The T’s Zero-Emission Trolleybuses Are Headed for the Scrap Heap

A MBTA trackless trolley bus leaves Harvard Square on Route 71. Photo by Adam E. Moreira, licensed under a Creative Commons BY-SA 3.0.
A MBTA trackless trolley bus leaves Harvard Square on Route 71. Photo by Adam E. Moreira, licensed under a Creative Commons BY-SA 3.0.

After over 80 years of service, the T’s all-electric trolleybus routes that operate in Cambridge, Belmont, and Watertown will be permanently unplugged next month, and its vehicles will be sold for scrap.

The immediate cause for the service’s demise are planned roadway projects along the trolleybus routes that will interrupt power on key segments of the overhead wires that power the buses.

But the interruption is also an opportunity for the T to implement broader efforts to renovate its aging bus garages and begin transitioning its entire bus fleet to run on battery-powered engines.

Within the next few months, the T plans to start a renovation project on the North Cambridge bus garage where its trolleybuses currently spend the nights so that it can accommodate and recharge a new fleet of battery-powered buses.

In the meantime, the T will use diesel-fueled buses to replace the trolleybuses that currently serve bus routes 71 and 73.

The decision to junk the T’s small fleet of zero-emission trolleybuses has raised eyebrows among environmentalists and transit advocates. The state has a goal to achieve net-zero emissions by 2050, and some organizations would like the T to eliminate fossil fuels from its vehicles by the end of this decade.

At an online public hearing on the proposed bus garage project on Tuesday evening, MBTA Director of Bus Modernization Scott Hamwey promised that “our priority now is to advance this (garage project) as quickly as we can, so we can get electric service back out on these two routes within two years.”

Tuesday’s hearing also outlined the T’s broader strategy to begin converting the rest of its bus fleet to battery-powered engines over the next two decades.

Earlier this week, the T also held a ceremonial groundbreaking for its new Quincy bus garage, which is projected to open in 2024 and would have capacity for 120 additional battery-electric buses. Another new bus garage being planned to replace the T’s Arborway facility would support around 200 battery-powered buses and open by the end of 2027.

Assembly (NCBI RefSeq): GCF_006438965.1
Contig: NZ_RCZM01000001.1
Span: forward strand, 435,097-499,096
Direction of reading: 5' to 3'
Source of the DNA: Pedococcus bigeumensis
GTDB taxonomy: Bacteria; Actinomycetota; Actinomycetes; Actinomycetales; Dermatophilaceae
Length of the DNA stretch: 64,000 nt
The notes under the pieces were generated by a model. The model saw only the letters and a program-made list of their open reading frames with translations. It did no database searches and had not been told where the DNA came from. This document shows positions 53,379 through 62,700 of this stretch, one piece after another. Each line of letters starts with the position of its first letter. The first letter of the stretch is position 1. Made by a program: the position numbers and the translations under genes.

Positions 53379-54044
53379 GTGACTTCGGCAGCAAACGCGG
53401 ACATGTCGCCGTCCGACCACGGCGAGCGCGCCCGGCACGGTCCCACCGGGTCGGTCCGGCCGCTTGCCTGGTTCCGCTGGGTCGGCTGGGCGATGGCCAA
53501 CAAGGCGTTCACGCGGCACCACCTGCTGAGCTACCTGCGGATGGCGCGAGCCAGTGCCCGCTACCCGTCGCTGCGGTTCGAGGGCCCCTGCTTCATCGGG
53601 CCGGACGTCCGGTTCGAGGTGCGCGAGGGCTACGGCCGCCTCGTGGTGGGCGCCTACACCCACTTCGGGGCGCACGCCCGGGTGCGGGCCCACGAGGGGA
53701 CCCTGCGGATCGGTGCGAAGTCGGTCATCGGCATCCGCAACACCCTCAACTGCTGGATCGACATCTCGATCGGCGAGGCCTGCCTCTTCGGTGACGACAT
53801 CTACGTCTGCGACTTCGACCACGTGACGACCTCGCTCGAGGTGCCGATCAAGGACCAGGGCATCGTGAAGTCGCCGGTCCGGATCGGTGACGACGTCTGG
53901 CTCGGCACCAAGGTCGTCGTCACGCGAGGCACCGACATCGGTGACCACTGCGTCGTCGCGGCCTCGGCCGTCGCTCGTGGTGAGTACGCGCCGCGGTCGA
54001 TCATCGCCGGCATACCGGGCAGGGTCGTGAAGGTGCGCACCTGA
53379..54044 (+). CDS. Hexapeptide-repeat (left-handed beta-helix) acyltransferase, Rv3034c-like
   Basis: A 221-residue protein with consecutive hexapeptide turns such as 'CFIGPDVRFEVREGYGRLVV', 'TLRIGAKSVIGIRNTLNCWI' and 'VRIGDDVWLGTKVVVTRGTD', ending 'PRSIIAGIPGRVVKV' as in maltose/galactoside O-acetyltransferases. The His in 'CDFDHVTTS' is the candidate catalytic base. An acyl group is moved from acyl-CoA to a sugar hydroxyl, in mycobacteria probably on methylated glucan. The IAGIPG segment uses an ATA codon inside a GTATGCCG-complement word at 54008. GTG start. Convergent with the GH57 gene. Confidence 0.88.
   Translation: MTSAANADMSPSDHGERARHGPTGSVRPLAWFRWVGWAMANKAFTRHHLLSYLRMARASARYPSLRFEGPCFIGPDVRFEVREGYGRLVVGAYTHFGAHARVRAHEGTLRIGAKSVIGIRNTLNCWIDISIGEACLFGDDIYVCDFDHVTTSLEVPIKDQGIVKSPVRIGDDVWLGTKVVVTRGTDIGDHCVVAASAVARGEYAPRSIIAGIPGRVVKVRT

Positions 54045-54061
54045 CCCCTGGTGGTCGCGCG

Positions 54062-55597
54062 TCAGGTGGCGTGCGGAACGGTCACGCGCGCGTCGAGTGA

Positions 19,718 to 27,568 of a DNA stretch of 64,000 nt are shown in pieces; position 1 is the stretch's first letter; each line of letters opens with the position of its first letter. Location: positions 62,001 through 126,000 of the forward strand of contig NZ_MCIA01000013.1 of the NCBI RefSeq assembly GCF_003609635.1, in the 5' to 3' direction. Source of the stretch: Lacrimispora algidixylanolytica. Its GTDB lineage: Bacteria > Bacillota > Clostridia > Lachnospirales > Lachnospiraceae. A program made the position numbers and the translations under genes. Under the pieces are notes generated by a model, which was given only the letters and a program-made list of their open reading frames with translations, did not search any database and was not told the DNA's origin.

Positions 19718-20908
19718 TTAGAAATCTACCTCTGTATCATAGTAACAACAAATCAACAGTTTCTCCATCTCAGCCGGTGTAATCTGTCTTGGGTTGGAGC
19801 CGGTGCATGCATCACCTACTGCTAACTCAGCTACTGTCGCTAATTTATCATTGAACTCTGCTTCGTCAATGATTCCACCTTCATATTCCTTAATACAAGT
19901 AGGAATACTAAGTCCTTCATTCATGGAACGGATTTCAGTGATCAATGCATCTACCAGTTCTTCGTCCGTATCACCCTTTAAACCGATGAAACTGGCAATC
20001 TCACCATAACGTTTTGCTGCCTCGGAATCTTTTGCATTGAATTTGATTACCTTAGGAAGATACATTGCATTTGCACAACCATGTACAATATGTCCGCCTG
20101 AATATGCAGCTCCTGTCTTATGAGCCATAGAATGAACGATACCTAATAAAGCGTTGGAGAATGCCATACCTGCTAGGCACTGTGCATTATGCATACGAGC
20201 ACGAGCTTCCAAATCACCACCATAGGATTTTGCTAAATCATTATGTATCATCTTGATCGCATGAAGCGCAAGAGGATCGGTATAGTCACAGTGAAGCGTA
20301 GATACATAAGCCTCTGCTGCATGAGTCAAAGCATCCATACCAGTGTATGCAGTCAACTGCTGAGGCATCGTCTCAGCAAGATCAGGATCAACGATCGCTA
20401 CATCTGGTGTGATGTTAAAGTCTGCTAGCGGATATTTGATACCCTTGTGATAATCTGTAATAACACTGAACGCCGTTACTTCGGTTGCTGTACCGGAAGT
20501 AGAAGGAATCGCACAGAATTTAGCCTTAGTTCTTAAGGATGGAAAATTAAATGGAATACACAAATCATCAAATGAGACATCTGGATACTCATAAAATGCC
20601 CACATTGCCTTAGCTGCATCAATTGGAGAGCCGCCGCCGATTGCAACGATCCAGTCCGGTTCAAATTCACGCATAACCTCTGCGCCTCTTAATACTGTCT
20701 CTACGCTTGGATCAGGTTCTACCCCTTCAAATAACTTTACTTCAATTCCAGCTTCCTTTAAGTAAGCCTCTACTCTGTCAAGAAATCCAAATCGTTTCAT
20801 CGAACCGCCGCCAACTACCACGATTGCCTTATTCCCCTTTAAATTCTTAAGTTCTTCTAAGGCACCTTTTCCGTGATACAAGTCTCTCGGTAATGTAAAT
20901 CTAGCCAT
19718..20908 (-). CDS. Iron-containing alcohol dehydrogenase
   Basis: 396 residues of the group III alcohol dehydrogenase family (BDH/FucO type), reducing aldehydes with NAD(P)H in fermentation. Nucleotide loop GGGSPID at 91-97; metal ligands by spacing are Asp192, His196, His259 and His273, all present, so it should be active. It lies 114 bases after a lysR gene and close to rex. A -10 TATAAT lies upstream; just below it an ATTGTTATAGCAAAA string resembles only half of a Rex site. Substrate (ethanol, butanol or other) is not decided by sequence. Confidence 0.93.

The T’s commitment to battery-powered buses and bus facilities represents a relatively recent shift in strategy. As recently as September 2020, in a public presentation about trial runs of 5 battery-powered buses on the Silver Line, T officials said that the technology was “not yet mature enough” for widespread use: the buses’ operating range was too short, and the time necessary to recharge was too long.

In the past year and a half, though, battery technology has improved. The T has also settled on a promising solution to help extend the range of electric bus batteries; ironically, though, it’s a compromise that adds fossil fuels back into the mix.

Because the biggest range issues occur during cold weather, when heating demand drains batteries, the T plans to equip its new battery-electric buses with auxiliary diesel-powered heating systems. The T’s plans for the new North Cambridge garage would also build a new diesel fuel storage tank to refuel those heaters.

During Tuesday’s public hearing, T officials sometimes struggled to finesse the contradictions of new “electric” buses that would include diesel-powered furnaces on board.

Bill Wolfgang, the T’s Director of Vehicle Engineering, asserted that the new buses would “have no tailpipe emissions” and would “have a fully electric heating system, supplemented on the coldest days with an efficient diesel heater, eliminating our vehicle range anxiety.”

Even with those heaters in use during cold weather, the T thinks that the new buses will still result in a net reduction in diesel fuel use.

Scott Hamwey, the T’s Director of Bus Modernization, said that while the existing trolleybus fleet is already fully electrified (including electric heating systems), issues with the overhead wires or roadway detours already force the T to fill in service with diesel-powered buses on the 71 and 73.

“We frequently – more that 15 percent of the time – have to pull the trolleybuses and replace them with diesel bus service whenever there’s any unplanned issue with the overhead catenary system,” said Hamwey. “We’ve never really operated this as a fully electric service.”

The T wants to begin renovations on the North Cambridge garage, which currently houses the 35 electric trolleybuses that serve the 71 and 73 via the Harvard bus tunnel, in early 2023. The project would replace the bus yard’s overhead wires with a new charging gantry (pictured below), and reopen with an all-new fleet of battery-electric buses in early 2024.

A rendering of the proposed bus charging gantry being proposed for the North Cambridge bus garage near Davis Square.
A rendering of the proposed bus charging gantry being proposed for the North Cambridge bus garage near Davis Square. Courtesy of the MBTA.

 

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